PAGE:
The Star of the Show

On Friday evening, June 24, was the annual Boatnerd cruise, aboard the Soo Locks tour boat Le Voyageur. At the beginning of the cruise, it wasn’t looking as if we would be able to see any vessel traffic in the river.

image

But we were in luck – the Edwin H. Gott was upbound in the lower part of the river, and instead of heading upbound like normal, we met the Gott halfway to the Soo Locks and followed her back to the harbor.

image

Everyone on board Le Voyageur was very happy to photograph the 1,004-foot ship, and the clicks of cameras could be heard the whole way back up the river.

image

We made one pass-by of the ship, before turning around and following behind her for a while.

image

Edwin H. Gott was the eighth 1,000 footer built for Great Lakes service, and was launched on July 19, 1978 at Bay Shipbuilding in Sturgeon Bay.

image

The Gott was originally built with a shuttle conveyor unloading boom, which could only extend 52 feet to port or starboard of the ship.

image

In 1995, she returned to Bay Shipbuilding, where her shuttle boom was replaced with a traditional Great Lakes style self-unloading boom.

image

The conversion made the ship much more versatile and efficient, especially because there were only a few ports that could accommodate her shuttle boom.

image

In addition, Edwin holds the record for the longest self-unloading boom of any Great Lakes freighter. At 280 feet long, the boom is 20 to 30 feet longer than those of most other ships.

image

Today, only two ships on the Lakes – the Gott‘s sister Edgar B. Speer and Roger Blough – still use a similar shuttle boom to unload their cargoes.

image

We made our way back to the Gott‘s bow, providing excellent opportunities for photos in the late evening sunlight.

image

The evening light was perfect, and everyone on board crowded to Le Voyageur‘s stern for this one.

image

After everyone on board had taken their bow shots of the now very photogenic Edwin H. Gott, we kept her to our stern and made full ahead for a tour of the Canadian shoreline.

image

With really no change from last year is the Purvis Marine dock. The Yankcanuck still remains in lay-up, moored next to the rather large steel coil barge Ironmaster. The barge can reportedly carry up to 400 steel coils, and is primarily used to transport them from the Algoma steel plant to the lower St. Marys River.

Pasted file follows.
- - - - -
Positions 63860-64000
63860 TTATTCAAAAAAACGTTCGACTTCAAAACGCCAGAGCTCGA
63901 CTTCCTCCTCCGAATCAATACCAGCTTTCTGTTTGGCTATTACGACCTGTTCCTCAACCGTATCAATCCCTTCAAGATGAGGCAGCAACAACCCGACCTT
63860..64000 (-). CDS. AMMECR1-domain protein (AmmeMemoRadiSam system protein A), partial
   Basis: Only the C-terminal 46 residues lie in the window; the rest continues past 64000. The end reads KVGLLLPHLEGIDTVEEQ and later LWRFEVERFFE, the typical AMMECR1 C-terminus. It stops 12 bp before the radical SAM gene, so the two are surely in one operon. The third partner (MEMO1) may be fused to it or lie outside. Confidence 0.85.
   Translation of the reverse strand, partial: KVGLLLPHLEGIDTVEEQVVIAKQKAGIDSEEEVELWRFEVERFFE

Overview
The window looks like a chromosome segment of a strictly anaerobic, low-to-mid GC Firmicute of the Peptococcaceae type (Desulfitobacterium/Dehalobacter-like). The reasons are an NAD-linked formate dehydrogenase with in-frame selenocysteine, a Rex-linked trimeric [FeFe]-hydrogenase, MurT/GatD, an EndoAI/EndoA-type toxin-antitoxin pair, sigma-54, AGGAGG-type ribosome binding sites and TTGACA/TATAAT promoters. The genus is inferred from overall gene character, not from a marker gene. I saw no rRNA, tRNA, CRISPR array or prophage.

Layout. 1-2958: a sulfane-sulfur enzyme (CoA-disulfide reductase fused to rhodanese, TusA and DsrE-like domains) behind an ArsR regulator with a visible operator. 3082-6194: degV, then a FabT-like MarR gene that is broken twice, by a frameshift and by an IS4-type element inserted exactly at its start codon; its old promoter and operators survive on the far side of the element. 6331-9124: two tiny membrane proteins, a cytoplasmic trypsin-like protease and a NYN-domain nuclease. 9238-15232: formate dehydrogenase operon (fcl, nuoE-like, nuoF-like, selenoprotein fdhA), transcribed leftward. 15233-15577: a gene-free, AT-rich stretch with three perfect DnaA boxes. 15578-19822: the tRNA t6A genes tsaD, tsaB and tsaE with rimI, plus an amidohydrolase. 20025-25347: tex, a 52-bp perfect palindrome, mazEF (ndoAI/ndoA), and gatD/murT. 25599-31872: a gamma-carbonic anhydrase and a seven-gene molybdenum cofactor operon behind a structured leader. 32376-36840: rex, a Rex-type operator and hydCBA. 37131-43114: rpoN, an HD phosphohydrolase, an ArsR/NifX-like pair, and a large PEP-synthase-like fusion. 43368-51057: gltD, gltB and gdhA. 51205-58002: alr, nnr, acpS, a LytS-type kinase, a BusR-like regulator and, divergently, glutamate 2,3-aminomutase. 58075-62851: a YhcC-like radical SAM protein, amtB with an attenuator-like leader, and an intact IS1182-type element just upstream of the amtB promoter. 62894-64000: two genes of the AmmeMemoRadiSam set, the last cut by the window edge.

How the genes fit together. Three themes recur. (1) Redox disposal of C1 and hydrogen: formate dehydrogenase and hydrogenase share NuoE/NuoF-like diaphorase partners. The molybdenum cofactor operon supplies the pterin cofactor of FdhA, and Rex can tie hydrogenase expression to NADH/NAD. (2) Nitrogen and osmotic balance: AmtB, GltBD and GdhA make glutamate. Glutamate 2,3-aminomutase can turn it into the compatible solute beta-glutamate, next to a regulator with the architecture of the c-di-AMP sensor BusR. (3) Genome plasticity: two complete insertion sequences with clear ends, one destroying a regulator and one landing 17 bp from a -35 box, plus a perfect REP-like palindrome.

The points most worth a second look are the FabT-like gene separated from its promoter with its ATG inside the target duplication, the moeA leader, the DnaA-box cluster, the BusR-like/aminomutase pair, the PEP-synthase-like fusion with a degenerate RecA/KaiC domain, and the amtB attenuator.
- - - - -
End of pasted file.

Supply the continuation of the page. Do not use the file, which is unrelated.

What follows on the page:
image

Behind us, the Gott was just arriving at the lower lock approach, and was preparing to lower a few crew members to the dock.

image

The two crew members who were swung out on the boson’s chair got quite a cheer from the Boatnerds aboard Le Voyageur, and seemed to enjoy the extra attention.

image

While the Gott locked upbound, we headed up through the Canadian lock and toured the Algoma steel plant. This is one of Algoma’s two historic and massive ship unloaders, which are now used to transfer raw materials around the dock.

image

At the entrance to the slip, the tug Anglian Lady with her barge PML 9000 was loading steel coils.

image

The setting sun made for some great shots of her as well.

image

The 132-foot Anglian Lady‘s barge PML 9000 is the longest in the Purvis fleet at 400 feet long, even beating out the 324-foot Yankcanuck!

image

Here’s one more wide shot of the barge loading.

image

On the way back to the locks, we passed the former hull of the Sewell Avery, now used as a dock at Algoma.

image

We returned to the locks just in time to catch Edwin H. Gott heading upbound, in what was arguably the best lighting of the night.

image

By now, we were very good friends with the crew of the Gott, and they waved at us as well as returning our final salute.

image

This shot gives a good view of her 280-foot self-unloading boom.

image

And with this final passing, the Gott heads up into Lake Superior, and her next cargo.

image

We bid one last farewell to Edwin H. Gott as we head on our way back to the dock.

image

The sun was setting just as the lower gates of the MacArthur Lock opened.

image

I grabbed one final shot of the Katmai Bay, Sault Ste. Marie’s U.S. Coast Guard ship just as the sun was turning the sky a pinkish-purple.

And that will conclude my Engineer’s Day, 2016 trip. It was definitely a great one, and I am already looking forward to next year!

 

 

 

Advertisements

Engineer’s Day 2016

In Monday’s post, I highlighted my trip around Lake Superior and the ships I saw there. On Thursday night, we arrived in Sault Ste. Marie just after the upbound passage of the Stewart J. Cort, but we didn’t see any other vessel traffic until Friday morning. The locks officially opened just after 8:30 a.m. on Engineer’s Day, and the Buffalo was just entering the MacArthur Lock.

image

I quickly grabbed a photo of the ship through the fence, a traditionally good spot for shooting boats in the MacArthur – except on Engineer’s Day!

image

The viewing stand at the locks provides quite an exceptional view of the ships passing through the locks, especially the Mac.

image

From there, I headed across the lower gates of the lock, getting a head-on view of Buffalo being lowered.

image

The 634-foot Buffalo was built by Bay Shipbuilding in 1978 at a cost of $25 million. She, like the Great Republic in Monday’s post, was built small to navigate the winding Cuyahoga River.

image

Although she doesn’t have nearly as many rudders as Great Republic, Buffalo is quite maneuverable, as exhibited here as she pushes off the lock wall and begins to exit the chamber.

image